Carnegie Mellon University Prepares for the Self-Driving Future

When many in higher education think about self-driving car technology, we’re tempted to jump straight to robotics, but autonomous car manufacturers are also going to be looking for generalists who understand the bigger picture of autonomous vehicle design and manufacturing.  

How can universities help prepare students to work in the autonomous vehicle industry?

Dr. John Dolan, Principal Systems Scientist at Carnegie Mellon University, joined the Enrollment Growth University  podcast to discuss how higher ed can start preparing for the future of autonomous vehicles.

Higher Ed’s Role in Autonomous Vehicle Design & Manufacturing

“In the master’s program that I direct,” Jon said, “we are trying to give the students an understanding of systems engineering and its business aspects. More broadly, there are policy aspects to consider, which is one of the reasons why intelligent cars or self-driving cars have not been out there sooner.” 

Education could be another reason. Europeans and schools in some other countries such as China and India tend to have many programs in mechatronics, which is a combination of mechanisms and mechanism design. Mechatronics students also learn sensing, electronics, and computer programming and control those three things. 

“We have some programs in the U.S. in that area but not many,” John said. “So that’d be one thing that I think perhaps we’d want to emphasize more.”

We have some robotics degrees in the United States, though. In fact, the earliest PhD program was established at Carnegie Mellon, but that’s also an area in which we need to think about whether we’re going to continue with a divided model, which splits activities among various departments in robotics, including mechanical engineering, electrical engineering, and computer science. The alternative approach would be having a centralized department such as the one at Carnegie Mellon.

What’s Standing in the Way of autonomous Vehicles Right Now?

“There are two general scenarios,” Jon said. “One would be the highway scenarios and then the other would be the urban ones.” 

Under good conditions, we can do highway scenarios now. We have access to the GPS out there without the interference of tall buildings and if it’s a sunny day you don’t have to worry about bad weather. 

Cities, however, pose a lot more complications. It’s difficult even for humans to deal with all the confusion that can go on there. Companies that are working on this problem now going through repeated cycles of hundreds of thousands or even millions of miles of driving in order to try to experience these problems and learn how to deal with them. 

“But I think that’s going to take a long time,” John said. 

When it comes to liability issues, insurance, and things like that, we just haven’t matured sufficiently in those areas to know how to handle them. As we know from the accident that occurred back in March of 2018 with the Uber car, there’s still not a methodology that allows us to rigorously state in a way similar to what is done in the airline industry that cars will be reliable to a certain percentage of safety.

What’s the Long-term Vision for Autonomous Vehicles?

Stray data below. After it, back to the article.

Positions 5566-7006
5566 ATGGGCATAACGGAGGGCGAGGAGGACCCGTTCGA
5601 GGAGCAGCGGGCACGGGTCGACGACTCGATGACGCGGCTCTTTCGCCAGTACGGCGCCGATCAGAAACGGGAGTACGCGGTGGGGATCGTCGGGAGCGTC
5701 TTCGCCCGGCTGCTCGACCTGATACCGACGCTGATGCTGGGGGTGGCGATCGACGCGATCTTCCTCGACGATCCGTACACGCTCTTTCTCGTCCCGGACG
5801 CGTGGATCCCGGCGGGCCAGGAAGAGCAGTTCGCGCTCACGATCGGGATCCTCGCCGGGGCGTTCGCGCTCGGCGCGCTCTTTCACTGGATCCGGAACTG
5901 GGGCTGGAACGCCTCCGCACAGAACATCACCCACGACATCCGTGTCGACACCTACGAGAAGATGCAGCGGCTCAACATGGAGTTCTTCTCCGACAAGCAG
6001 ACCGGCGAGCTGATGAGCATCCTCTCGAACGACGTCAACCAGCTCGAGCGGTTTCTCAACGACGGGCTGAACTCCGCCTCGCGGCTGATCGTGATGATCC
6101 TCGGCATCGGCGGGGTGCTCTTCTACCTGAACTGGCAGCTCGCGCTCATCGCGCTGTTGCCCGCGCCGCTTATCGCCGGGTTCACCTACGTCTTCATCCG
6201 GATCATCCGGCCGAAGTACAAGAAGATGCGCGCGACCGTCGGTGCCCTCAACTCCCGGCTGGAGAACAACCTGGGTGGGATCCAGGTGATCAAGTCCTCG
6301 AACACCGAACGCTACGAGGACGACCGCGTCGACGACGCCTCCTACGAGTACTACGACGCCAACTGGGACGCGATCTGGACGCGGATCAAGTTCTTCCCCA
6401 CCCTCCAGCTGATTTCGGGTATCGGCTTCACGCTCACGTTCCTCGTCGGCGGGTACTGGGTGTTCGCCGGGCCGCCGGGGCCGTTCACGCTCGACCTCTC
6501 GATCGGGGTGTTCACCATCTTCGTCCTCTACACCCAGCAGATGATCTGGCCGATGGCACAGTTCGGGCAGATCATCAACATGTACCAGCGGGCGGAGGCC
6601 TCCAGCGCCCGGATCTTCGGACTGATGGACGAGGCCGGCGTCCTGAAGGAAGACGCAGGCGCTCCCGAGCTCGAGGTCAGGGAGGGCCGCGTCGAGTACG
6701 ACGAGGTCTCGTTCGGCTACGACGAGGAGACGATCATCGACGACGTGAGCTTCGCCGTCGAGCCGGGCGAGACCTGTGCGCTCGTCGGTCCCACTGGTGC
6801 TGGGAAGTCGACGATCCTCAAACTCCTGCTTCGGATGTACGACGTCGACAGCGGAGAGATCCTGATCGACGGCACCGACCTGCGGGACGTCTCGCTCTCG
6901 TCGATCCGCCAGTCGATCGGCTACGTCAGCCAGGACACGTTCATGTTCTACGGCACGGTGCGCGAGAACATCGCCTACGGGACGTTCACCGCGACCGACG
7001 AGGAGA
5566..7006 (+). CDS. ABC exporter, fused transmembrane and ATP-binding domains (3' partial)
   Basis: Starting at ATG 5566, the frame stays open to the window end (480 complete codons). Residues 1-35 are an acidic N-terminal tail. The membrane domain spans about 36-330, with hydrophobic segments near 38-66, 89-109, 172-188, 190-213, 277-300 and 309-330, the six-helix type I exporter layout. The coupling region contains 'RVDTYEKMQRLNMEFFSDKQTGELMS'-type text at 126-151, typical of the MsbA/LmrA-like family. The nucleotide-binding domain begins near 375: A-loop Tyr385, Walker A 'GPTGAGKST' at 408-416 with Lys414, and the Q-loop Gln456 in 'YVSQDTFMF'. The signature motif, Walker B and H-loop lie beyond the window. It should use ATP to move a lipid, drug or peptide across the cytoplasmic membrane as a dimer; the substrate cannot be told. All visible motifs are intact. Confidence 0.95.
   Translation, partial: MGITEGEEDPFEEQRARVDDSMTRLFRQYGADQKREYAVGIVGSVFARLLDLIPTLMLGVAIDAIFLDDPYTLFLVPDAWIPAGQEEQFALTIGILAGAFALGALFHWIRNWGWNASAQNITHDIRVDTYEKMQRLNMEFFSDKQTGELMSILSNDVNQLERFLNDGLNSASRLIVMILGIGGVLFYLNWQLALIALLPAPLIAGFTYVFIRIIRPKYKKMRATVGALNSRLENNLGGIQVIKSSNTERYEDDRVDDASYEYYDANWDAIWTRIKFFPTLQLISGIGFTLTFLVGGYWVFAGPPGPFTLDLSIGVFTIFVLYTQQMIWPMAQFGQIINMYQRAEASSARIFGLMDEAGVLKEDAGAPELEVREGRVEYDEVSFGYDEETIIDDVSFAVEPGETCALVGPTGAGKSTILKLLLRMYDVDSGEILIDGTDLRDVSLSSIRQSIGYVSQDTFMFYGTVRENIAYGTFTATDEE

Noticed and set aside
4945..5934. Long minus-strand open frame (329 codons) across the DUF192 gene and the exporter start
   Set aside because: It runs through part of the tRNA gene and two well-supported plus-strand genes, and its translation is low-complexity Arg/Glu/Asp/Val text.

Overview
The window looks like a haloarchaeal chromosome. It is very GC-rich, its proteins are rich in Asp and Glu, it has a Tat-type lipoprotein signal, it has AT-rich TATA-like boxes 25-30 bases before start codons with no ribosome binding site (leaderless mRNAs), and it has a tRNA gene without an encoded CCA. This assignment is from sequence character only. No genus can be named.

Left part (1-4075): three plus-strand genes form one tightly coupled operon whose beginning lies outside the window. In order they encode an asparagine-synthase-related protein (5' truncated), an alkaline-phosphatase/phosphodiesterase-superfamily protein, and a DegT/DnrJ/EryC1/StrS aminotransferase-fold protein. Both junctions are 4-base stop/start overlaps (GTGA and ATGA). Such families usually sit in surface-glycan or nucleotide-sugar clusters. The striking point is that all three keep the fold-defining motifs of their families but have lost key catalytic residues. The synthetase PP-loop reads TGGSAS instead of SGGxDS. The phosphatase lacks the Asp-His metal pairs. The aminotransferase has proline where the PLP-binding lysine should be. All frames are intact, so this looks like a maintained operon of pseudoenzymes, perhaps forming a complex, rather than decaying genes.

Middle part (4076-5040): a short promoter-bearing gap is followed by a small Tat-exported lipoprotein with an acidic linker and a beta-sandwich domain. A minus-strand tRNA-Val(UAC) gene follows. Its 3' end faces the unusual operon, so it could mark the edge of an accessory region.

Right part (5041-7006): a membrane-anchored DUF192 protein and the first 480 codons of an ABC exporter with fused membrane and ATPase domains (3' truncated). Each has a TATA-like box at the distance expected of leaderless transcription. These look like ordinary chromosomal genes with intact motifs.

Machine learning and deep learning are more steadily applied now. In the old days, which in this field means four or five years ago, people applied those ideas more or less exclusively to the perception aspect. Now, however, they’ve started to apply it in the lab and to behaviors and predictions. 

“So can you use machine learning to better predict what pedestrians or other cars are going to do?” John asked us. “Can you use it to generate behaviors or to interpret a lot of driving data?”

Maybe! Driving data from the highways in Germany and Los Angeles could help us figure out how humans do lane changes and to learn from that. Another nut waiting to be cracked is the question of how  you verify these systems so that you have assured autonomy or some measure of how safely they’re going to be able to drive. 

“We don’t want to have zillions of cars on the road where we can’t really say very well what they’re going to do,” John said.

Next-Steps for Universities Preparing for a Self-Driving Future

Along with a good foundation in engineering, math, and learning software, consider offering a robotics curriculum. The interdisciplinary nature of such a program is hard to achieve by spreading the same activities around in traditional departments.

“I mentioned systems engineering and project management,” John said. Also machine learning can be used across a wide range of different activities that are associated with autonomous driving.

“I’m involved right now with a DARPA project called assured autonomy,” John told us, “and the question is when you put learning based or learning enabled components into an autonomous system, what impact does that have on the reliability? Can you make some kind of analytical statements about that?”

Answering these complex questions will help schools determine where they can best fit into the landscape of autonomous transportation.

This post is based on a podcast interview with Dr. John Dolan from Carnegie Mellon University. To hear this episode, and many more like it, you can subscribe to Enrollment Growth University.

If you don’t use iTunes, you can listen to every episode here.

Eric Olsen

Eric brings more than a decade of award-winning creative brand development, marketing analytics and higher education experience to Helix Education. Eric is a graduate of Bradley University and earned his MBA at Lewis University.